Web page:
Croquet is a sport of uncertain origin, but it is believed to have been created in France and then imported to England, where it is most popular, and from there to the United States. The earliest known record of the name is dated 1856 and is contained in a set of rules for the game. It is played on a lawn, and the object is to be the first one to complete a course in which obstacles are set.
As a sport, croquet enjoys the distinction of not requiring strength, speed, agility or endurance. It is possible to play croquet wearing any kind of shoes, including high heels, and any kind of clothing, as long as one is able to bend over and reach the ground if needful. Helpful are steadiness of hand and eye, and perhaps judgement, tactics or strategy, and knowledge of the capabilities, temperament, and likely behavior of one's opponents. There are politics in croquet, too--under some circumstances, players can meddle with the ball of another player, hindering or helping that player's progress around the court. It is deemed by many to be an excellent family game, suitable for persons of almost any age and physical capacity.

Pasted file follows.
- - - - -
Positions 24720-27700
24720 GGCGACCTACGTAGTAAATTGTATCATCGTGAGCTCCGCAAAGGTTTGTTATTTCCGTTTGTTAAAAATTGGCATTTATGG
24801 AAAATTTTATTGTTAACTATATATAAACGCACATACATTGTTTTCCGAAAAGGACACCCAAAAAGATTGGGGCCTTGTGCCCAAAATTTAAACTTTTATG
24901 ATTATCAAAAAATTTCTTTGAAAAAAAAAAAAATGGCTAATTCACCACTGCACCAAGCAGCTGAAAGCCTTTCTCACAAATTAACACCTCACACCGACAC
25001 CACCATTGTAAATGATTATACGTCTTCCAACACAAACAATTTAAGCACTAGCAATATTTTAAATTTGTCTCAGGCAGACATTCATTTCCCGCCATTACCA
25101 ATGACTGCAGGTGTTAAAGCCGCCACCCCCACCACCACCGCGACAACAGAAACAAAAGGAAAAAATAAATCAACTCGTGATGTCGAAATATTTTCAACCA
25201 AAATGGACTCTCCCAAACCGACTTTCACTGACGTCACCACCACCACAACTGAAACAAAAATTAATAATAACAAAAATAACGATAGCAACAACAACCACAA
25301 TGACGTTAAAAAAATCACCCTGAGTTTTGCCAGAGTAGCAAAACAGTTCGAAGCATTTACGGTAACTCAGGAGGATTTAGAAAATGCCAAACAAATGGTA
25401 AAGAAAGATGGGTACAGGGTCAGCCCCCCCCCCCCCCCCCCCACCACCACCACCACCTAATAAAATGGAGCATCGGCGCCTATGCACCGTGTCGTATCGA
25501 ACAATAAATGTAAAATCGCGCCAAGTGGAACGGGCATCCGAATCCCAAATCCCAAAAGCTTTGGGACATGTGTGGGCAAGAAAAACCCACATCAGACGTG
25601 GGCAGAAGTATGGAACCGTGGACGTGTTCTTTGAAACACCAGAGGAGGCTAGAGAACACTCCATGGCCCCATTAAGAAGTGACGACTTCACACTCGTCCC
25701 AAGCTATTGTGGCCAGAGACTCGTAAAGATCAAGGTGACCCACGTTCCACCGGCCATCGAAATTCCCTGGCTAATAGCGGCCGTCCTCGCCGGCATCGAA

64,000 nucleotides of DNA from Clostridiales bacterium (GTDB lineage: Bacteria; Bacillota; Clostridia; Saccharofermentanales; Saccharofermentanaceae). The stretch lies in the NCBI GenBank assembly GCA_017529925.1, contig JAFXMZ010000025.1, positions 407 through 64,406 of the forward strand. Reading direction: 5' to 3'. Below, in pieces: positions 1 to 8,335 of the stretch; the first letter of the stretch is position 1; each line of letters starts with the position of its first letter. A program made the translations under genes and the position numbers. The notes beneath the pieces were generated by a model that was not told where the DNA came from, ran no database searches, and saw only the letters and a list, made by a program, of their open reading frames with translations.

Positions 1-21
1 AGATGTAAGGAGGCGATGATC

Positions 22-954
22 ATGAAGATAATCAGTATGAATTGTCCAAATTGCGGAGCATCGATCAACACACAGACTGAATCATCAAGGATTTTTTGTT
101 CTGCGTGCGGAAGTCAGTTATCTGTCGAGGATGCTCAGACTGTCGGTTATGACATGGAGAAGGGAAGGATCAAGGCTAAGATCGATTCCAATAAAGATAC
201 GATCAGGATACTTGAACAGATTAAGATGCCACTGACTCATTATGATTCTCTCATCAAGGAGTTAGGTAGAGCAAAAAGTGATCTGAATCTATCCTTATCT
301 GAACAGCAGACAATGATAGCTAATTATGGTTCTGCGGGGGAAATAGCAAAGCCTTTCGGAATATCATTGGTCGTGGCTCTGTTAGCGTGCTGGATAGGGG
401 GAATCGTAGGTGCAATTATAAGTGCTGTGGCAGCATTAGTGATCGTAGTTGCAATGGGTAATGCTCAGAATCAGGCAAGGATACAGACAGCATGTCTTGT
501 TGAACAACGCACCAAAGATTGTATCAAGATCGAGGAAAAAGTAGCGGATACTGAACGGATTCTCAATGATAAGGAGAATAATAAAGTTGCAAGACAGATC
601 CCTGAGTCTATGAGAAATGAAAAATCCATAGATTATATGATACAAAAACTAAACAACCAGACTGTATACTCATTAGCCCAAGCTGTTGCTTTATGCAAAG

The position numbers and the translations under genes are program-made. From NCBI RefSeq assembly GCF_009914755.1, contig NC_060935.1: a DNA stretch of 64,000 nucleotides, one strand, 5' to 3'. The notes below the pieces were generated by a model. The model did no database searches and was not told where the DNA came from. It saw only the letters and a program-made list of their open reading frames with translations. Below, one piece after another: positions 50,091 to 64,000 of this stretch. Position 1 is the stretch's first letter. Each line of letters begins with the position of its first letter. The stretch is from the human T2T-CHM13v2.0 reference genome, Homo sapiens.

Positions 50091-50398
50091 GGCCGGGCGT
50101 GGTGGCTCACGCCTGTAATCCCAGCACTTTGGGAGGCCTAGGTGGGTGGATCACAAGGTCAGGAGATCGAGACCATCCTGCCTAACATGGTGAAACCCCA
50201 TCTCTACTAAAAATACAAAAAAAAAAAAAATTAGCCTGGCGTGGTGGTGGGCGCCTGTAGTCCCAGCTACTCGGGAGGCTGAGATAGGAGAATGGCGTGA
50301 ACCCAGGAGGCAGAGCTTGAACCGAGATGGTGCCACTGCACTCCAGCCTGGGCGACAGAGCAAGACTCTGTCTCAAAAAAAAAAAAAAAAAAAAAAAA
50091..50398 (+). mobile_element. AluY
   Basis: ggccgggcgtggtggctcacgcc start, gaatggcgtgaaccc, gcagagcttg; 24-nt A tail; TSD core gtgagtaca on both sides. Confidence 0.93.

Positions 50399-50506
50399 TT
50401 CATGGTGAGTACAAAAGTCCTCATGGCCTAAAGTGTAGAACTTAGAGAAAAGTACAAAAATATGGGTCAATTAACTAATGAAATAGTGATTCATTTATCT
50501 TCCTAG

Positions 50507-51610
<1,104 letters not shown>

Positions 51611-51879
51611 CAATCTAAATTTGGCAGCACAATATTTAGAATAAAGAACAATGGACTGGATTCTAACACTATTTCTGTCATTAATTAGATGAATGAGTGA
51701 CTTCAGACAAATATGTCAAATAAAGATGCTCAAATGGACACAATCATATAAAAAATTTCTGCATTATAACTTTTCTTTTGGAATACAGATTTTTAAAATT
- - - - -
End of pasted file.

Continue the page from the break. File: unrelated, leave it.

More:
One post serves as a starting point, and the other post the mid-way point. Play proceeds in a figure eight, counter-clockwise, around the court--wickets must be passed through in that exact order. If a player strikes a post with their ball, they are considered out of the game, so it is important not to strike either post until one's ball has passed through all wickets in the correct order. Each obstacle is a hoop through which the ball must pass in a prescribed order. The player hits the ball along the ground using a wooden mallet. The first player who first completes the course by moving the ball around the entire court, going through all the wickets in the correct order, and hitting the home stake, is declared the winner. Unlike in golf, there is no need for actual counting of strokes. Each player's mallet is marked with a color that matches that player's ball color.
Boasting is allowed in croquet, and may even be encouraged, as is jeering.